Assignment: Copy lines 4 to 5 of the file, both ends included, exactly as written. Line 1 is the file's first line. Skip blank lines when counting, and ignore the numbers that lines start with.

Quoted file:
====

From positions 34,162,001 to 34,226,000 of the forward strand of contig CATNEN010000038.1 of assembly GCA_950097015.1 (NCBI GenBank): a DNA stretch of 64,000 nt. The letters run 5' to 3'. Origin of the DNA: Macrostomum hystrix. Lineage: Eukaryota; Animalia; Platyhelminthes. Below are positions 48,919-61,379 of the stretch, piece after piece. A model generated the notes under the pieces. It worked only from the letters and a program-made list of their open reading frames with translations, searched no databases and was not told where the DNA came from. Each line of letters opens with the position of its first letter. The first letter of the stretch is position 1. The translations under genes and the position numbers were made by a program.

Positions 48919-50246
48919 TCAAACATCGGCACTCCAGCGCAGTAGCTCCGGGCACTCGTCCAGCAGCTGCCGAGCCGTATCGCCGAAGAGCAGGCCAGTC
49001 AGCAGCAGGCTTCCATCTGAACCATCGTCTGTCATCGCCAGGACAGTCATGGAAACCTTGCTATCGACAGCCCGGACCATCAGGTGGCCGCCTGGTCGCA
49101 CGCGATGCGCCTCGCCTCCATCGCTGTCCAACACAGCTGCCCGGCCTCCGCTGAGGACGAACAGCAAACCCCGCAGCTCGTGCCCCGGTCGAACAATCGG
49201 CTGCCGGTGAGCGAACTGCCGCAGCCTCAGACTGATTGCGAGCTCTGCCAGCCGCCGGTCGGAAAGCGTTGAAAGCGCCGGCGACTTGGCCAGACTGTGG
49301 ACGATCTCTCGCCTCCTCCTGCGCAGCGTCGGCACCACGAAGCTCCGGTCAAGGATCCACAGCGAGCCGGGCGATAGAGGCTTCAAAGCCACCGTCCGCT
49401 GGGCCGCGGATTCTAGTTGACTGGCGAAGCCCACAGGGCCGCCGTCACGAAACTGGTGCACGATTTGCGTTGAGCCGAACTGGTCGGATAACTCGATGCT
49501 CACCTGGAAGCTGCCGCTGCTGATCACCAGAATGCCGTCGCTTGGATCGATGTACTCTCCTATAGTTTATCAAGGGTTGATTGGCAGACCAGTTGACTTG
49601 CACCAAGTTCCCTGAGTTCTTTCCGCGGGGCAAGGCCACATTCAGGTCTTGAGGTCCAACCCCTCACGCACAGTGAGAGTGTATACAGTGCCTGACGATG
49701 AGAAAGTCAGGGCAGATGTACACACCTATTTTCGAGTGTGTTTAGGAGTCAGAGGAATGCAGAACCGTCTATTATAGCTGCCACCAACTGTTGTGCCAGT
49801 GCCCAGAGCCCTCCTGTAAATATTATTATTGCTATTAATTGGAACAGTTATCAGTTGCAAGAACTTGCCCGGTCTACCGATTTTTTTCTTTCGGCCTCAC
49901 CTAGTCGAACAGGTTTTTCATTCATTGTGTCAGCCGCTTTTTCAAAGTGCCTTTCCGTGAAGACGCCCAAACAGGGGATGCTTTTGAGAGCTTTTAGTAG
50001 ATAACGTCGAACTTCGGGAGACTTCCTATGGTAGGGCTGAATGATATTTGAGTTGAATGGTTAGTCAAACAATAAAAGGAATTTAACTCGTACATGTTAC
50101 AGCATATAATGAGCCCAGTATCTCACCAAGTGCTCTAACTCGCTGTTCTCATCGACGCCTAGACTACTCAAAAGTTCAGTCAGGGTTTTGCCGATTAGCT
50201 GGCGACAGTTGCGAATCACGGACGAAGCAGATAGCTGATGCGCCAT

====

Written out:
49001 AGCAGCAGGCTTCCATCTGAACCATCGTCTGTCATCGCCAGGACAGTCATGGAAACCTTGCTATCGACAGCCCGGACCATCAGGTGGCCGCCTGGTCGCA
49101 CGCGATGCGCCTCGCCTCCATCGCTGTCCAACACAGCTGCCCGGCCTCCGCTGAGGACGAACAGCAAACCCCGCAGCTCGTGCCCCGGTCGAACAATCGG